POETRY FOR LOCKDOWN. DAY 63.

 

 

 

 

 

 

 

 

 

 

LESS IS MORE

 

I have to confess that in my advertising teaching days I was not exactly sure what people meant by this expression. But now I am blogging I have a much clearer idea!

Instead of boring you with umpteen words trying to fill up space, it is far better to give you one small sound bite.  So today, I am offering you one small gem of a poem. Written by Siegfried Sassoon, who although famous for his WW1 poetry, actually lived until 1967.  I wonder how many people think, as I used to do, that he died in the first world war?

Rather than attempt to summarise Sassoon’s life, I recommend you read the entry on him in Wikipedia.   He is one of 16 poets of the 1914-1918 war commemorated in Poets Corner, Westminster Abbey. The inscription on the stone was written by his friend and fellow War poet Wilfred Owen. It reads: “My subject is War, and the pity of War. The Poetry is in the pity.”

Sassoon who had been decorated for his bravery on the Western Front, later became a passionate pacifist. His life makes interesting reading, particularly his relationship with Wilfred Owen which was fictionalised in Pat Barker’s Booker prize-winning trilogy, Regeneration. His Times Obituary is notable by the absence of any mention of the homosexual relationships he is known to have had – but then these things were not talked about in 1967.

https://en.wikipedia.org/wiki/Siegfried_Sassoon

https://www.theatrecloud.com/news/sassoon-and-owen-a-meeting-that-changed-the-course-of-literature

 

This poem is from a small volume of poetry, The Heart’s Journey:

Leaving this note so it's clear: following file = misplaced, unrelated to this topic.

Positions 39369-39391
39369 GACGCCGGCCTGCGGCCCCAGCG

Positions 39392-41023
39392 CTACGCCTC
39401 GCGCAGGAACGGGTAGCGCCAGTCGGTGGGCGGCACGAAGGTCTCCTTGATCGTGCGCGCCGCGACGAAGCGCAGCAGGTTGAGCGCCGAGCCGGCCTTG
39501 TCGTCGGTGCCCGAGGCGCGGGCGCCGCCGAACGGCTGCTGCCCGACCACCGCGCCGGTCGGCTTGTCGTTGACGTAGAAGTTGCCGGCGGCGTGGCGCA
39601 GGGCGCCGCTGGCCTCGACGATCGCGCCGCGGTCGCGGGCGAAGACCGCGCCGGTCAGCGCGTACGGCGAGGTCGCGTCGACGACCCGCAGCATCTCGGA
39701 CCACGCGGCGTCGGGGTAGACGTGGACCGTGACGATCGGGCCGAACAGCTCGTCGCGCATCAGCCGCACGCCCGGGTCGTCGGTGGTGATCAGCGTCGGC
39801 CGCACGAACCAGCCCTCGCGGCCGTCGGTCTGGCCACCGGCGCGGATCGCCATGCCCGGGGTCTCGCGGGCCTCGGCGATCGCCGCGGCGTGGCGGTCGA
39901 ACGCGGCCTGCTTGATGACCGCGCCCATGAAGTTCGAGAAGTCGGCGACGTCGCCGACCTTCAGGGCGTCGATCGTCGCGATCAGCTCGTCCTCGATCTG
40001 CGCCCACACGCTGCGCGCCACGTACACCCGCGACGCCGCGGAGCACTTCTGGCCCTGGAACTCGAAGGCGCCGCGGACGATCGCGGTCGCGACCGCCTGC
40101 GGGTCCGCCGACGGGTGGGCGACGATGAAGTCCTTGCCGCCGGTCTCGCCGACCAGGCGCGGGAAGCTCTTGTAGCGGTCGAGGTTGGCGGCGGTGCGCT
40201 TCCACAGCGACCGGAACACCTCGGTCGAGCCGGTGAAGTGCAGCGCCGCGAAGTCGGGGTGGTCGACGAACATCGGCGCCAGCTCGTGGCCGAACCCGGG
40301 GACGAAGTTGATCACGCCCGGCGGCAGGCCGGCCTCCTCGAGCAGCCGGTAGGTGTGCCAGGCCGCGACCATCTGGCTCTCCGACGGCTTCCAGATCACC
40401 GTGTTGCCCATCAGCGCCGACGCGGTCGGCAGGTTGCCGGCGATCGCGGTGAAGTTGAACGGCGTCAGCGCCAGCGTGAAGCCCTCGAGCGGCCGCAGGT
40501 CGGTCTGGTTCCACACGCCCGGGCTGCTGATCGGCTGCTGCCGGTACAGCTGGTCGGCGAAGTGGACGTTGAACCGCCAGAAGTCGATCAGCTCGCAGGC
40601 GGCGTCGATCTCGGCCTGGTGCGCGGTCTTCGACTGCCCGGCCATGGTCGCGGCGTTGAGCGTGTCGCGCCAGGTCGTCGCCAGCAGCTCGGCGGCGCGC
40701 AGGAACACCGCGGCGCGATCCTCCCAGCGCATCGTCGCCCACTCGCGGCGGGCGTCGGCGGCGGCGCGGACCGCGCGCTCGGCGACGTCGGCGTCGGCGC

‘When I’m alone’ –the words tripped off his tongue

As though to be alone were nothing strange.

‘When I was young,’ he said; ‘ when I was young   . . .’

 

I thought of age, and loneliness, and change.

I thought how strange we grow when we’re alone,

And how unlike the selves that meet, and talk,

And blow the candles out, and say good-night.

Alone . . .  The word is life endured and known.

It is the stillness where our spirits walk

And all but inmost faith is overthrown

Siegfried Sassoon, William Heinemann Ltd, 1931

 

Obituary from The Times

Siegfried Sassoon Image copyright Faber & Faber

© Andrea Neidle, My Life in Poems

2 thoughts on “POETRY FOR LOCKDOWN. DAY 63.

  1. Lovely poem Andrea. I used to have Sassoon’s autobiography Memoirs of a Fox Hunting Man. I may still have it in the bottom of my book pile. Sadly I never read. I will try if I find it after reading your post.

    Liked by 1 person

    1. Some people say that he didn’t write any good poetry after WW1. That simply is not true! Did you mean to say you had never read Memoirs of a Fox Hunting Man rather than that you never read? I am sure that can’t be true!

      Like

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